Latin Extraordinary. [Newspaper Article] — Queenscliff Sentinel, Drysdale, ... — 7 June 1884
' Latin Extraordinalry. What is the translation of the following? f 0 az va-8i forma,"1 - . . orma, ure tonitru; `." , Iamibicum'as amiandum,' 0; JeIt H'ymen.piromiitii b i., JMihi isvetasanne se _- . -;As humano erebi i,"i,: i Olet mecum maril to , K:" ...Ore eSta e?eta pi .l ,?. A la8si Iere ure rigldi, . , . . rMIardorvel uno, "' T ' oilet mediis ananti 1 p; S -'.i n :: Solet:me beabe. 'c^`*? Ah ,me7,yeara-soiselllct,. ýZiaudid i vimonthusj10 • ..::;Illhc Iofiii is/?-. e, en, imago, Mi-missis mare t7i; "' , ,.. O?cantu redit,in, mih; , ' " ili ernas arida?' !.'! A 'A v ernvfer'ieni m, Totius olet Hymein cnm;=j Accepta toniting.n"u w., The above verse. :haipg .beqnplaced before the professors o la.guages at 9 arious col. 1 e, ,.onsiderable difference of opinion was -expressed.' The'dllo4g ii r&ndi g of the classicolines' was finally addpted:-2 0 Mr ,eape·v t si i'foiTC . For. me, your Tony true; m m ?. becomie's amam1dumb, i .; l,:etiHymedi pniompt~ybu. ., ; tbMy eyejis ye...
PATTERN BOYS. [Newspaper Article] — Queenscliff Sentinel, Drysdale, ... — 7 June 1884
' PATTERN' BOY6 ' : ; S B "S SNus xLL" (Ballarat)?. The enaminansncts ofthe risingeneras tion will never be wholly: suppressed until mothers desist from the habit they have of picking out some boy:of their acquaintance, decking ihini with imaginary qualities, and setting hinm up"to be pointed out to their own refractory offsprings, on every occasion, as the very pattern of boyish virtue. What boy can grow up with unperverted morals 'who has aipattern thrown at his held every'tii?e he tears his pants 'oi breaks .the.crockery.2.. What-.-boy -can. live. tobea. gdod mian who can't have a sod.fight with otit'earingithat, "J.immy Jones wouldn't run away and leave his mother with so much Woilrk to do. Noti"hei"i 'd t'aY at'lif ieff' id ::nurse the. baby and waskh?the dishes." hfrut, then, m boys always were a selfish, un grateful set.' r' , ThAt's the ?aose'b boy writhes under fifty times a day. It's "Jimmy:1t;ei'Fiiwsuldn't doi: this," ;And " Jiimiiny IJones wouldn't do Athat." - And; lik...
Mrs. Spranger's Hired Boy. [Newspaper Article] — Queenscliff Sentinel, Drysdale, ... — 7 June 1884
S:l Mrs. Spranger's'`iHired Boy. "'Mr:' andIMrr. Sprtinger had lately moved; from the classic! regiods of 'Carlton to the, more.mesthetic suburb of Toorak,'; and the' .lady,. being of very cultured ideas, 'deter. mmined that as soon as possible she would hire a b6y'toi attnd to the dutites of waiting at table and so forth.: *'Acting on tlih impulse of themhoinent, 'she advertised'in one of' the city,papers,for such an individual,. and' was iiundated .next1s morning by urchins of all sorts'aiid sizes; from whom, after an excel. ient examiination' of each, she selected, a gaunt,:half-starved lad of very mild appear. ance., He at once entered upon his duties;, and, arrayed in a bluecoat with silver-faced 'buttons and his own much patched trousers, he'was introduced to the general servant, a person who labors under the impression 'that she, and she alone, was sent into this world to talk, . . , . ; She received James with a great apear-' 'ance of cordiality?, and' atý"oxce:?e' him to= c...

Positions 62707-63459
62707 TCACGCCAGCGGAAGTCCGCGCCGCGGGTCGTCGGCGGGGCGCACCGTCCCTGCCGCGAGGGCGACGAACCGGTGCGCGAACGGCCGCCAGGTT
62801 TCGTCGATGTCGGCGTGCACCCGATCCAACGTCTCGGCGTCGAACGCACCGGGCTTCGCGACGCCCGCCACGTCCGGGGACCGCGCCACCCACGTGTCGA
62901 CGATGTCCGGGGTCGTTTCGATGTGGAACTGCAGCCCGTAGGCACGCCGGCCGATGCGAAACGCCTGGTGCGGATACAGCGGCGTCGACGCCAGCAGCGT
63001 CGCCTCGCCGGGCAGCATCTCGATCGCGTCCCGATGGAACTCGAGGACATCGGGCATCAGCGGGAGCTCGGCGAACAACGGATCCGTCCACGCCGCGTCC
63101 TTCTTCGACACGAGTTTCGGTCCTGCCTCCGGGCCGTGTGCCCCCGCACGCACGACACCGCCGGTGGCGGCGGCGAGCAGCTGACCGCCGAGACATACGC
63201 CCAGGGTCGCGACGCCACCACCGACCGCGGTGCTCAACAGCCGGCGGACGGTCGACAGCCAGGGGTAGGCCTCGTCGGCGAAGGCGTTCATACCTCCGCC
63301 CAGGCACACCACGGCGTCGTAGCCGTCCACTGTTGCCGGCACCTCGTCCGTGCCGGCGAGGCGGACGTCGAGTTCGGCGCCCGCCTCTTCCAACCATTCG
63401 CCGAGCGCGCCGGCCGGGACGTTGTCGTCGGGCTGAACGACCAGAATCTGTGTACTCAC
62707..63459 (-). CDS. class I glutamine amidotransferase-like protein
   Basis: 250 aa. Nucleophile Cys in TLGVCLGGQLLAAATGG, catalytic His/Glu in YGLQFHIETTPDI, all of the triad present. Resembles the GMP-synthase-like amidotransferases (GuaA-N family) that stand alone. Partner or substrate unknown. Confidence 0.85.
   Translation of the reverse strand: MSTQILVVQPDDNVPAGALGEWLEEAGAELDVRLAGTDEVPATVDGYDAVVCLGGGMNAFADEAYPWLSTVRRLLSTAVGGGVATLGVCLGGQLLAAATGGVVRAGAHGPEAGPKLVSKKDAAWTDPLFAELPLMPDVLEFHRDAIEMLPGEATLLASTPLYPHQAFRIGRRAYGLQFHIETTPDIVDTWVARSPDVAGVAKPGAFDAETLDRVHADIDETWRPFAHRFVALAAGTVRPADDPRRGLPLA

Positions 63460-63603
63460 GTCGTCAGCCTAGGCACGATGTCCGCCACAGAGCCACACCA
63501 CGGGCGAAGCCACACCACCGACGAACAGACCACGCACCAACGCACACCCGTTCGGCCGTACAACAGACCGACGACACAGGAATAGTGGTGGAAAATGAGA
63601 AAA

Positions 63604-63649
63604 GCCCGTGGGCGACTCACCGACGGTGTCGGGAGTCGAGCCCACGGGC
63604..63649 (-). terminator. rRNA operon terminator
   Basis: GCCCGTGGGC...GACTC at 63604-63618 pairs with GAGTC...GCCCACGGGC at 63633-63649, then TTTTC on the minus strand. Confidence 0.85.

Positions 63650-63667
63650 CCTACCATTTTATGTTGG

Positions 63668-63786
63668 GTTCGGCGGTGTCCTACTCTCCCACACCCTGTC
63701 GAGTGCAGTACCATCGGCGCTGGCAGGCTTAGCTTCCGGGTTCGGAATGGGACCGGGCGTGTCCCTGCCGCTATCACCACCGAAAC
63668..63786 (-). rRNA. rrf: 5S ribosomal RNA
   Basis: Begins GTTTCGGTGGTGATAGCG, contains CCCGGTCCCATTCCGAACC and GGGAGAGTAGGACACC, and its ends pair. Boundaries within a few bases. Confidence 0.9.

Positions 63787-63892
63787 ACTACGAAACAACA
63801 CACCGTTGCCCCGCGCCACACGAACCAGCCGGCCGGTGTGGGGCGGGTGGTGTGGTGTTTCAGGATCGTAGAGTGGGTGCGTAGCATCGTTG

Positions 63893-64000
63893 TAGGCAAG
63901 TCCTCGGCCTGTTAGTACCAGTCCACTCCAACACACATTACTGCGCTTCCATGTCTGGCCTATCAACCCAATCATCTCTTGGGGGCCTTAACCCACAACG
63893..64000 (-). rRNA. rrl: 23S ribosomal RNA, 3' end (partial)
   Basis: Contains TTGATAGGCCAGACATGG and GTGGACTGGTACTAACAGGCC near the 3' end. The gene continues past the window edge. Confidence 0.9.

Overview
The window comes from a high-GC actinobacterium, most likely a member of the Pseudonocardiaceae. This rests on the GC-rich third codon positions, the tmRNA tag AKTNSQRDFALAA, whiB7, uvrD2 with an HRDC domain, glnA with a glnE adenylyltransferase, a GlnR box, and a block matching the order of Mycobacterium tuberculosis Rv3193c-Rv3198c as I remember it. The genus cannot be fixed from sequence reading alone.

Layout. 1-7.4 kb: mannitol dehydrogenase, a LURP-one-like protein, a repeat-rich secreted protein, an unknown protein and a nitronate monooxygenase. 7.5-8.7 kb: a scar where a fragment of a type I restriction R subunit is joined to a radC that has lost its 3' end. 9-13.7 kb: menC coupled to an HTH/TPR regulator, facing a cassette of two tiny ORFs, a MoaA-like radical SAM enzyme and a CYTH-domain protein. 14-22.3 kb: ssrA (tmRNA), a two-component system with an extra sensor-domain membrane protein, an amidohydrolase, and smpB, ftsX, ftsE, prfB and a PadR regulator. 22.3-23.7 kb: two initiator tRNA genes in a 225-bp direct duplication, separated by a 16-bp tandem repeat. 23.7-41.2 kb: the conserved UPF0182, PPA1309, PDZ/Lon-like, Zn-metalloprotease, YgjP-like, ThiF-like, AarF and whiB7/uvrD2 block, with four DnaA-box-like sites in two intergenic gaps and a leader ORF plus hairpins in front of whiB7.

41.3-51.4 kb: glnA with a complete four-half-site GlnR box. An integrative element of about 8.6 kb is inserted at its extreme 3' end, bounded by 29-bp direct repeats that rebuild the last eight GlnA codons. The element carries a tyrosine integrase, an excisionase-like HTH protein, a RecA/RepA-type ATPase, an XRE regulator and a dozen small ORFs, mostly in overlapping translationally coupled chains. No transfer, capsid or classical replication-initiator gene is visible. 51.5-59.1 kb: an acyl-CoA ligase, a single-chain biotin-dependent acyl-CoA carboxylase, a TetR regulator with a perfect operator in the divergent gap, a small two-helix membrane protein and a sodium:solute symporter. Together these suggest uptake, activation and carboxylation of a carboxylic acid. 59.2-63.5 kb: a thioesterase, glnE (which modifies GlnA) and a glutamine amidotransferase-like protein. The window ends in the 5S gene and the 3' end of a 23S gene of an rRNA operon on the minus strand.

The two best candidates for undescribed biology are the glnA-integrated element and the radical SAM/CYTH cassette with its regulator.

Advertising [Newspaper Article] — Queenscliff Sentinel, Drysdale, ... — 7 June 1884
3"·6 It E ýýP i?' :fii;`iloT . ,.. ". '+i f!C ! '. '.f;'PHRSD' T'S ' S ,; :' DRAPER; :: RONO i I G o aER; I ,WINEAD SPIRIT MERCHANT, Hxs 'go ag ':AND HOBsol DSTRETTS, .: Queenscliff. perAmongst the puichases.this week will be iound an assortment of-? S.elshh.and Medium ' Flainels, White and Grey Calicos, Black Sateens, Black MUslins Sand. Victoria Lawns,. Lustre,'ICash.mere, Winseys, Velveteens and' s?tinf,Finfgerin tW.olsrand Haberdashery of all descriptions. Stays,iumngs, And Kid:Gl ve Women's and Gir's Hosieryi?: all the;best winter colours. Men's Hosieiy, Shirts, Collars,, Scarves, and READY-.MADE CL(VHING, French S:Felt tHats, kc., dcci ..r f B RLY A N ? Draper, tAtOutte,, ... I ? Anid Family Grocer, S,.iWine Snd Spirit Merchant. T ': r ',3, ,,Queenschff. .i°1; China, Glass, and Earthenwre.; V WORKS, I R : Y ,,S?IE BTREET, oPP?r'oI POST*OFFICE. - ., NA:'HANIEL BROWN, IMPOBTER OF. i' ;i iMARBLE' MONUMENTS, STAT,US, S .AND E VERY DESC?IPTION ,OF.? t .'}> MOBAL TABLETS.': S Blu...
THE INVESTMENT IN SILK. [Newspaper Article] — Queenscliff Sentinel, Drysdale, ... — 7 June 1884
.t~, f INVESTiENT Ii:h SILKL " Oid'obeM6idition~ John, and that is that you!ll never lay another penny on a horse'as long as you live." - .;r Suoh was'the answer I received from the venerable pater of-.the young lady upon qwhom'I. had fixed my. ardent affections, when., requested permission to lead her. to S;, the hyineneal, altar. I;must confess that I _i:had been rather a sad dog, that I had un through a very nice little fortune, though my expectations as presumptive heir to my '"iatl~e "'6 ls~aiid cihattels still rendered me an eligible parli, and having lost very c6n iheiblyaboii is'time I hada penitential fit upon me, regarded horses and bookmakers as all vanity and vexation of spirit, and de ,,temined ,to, settle., down. as .an exemplary husband and father of a family for the future. I was so eager in "my renunciation of the ;loipips, and vanities of the Turf that no ordinary form of proniise.'or pledge could satisfy my effervescing virtue. "Sir," I said, solemnly, " I give yo...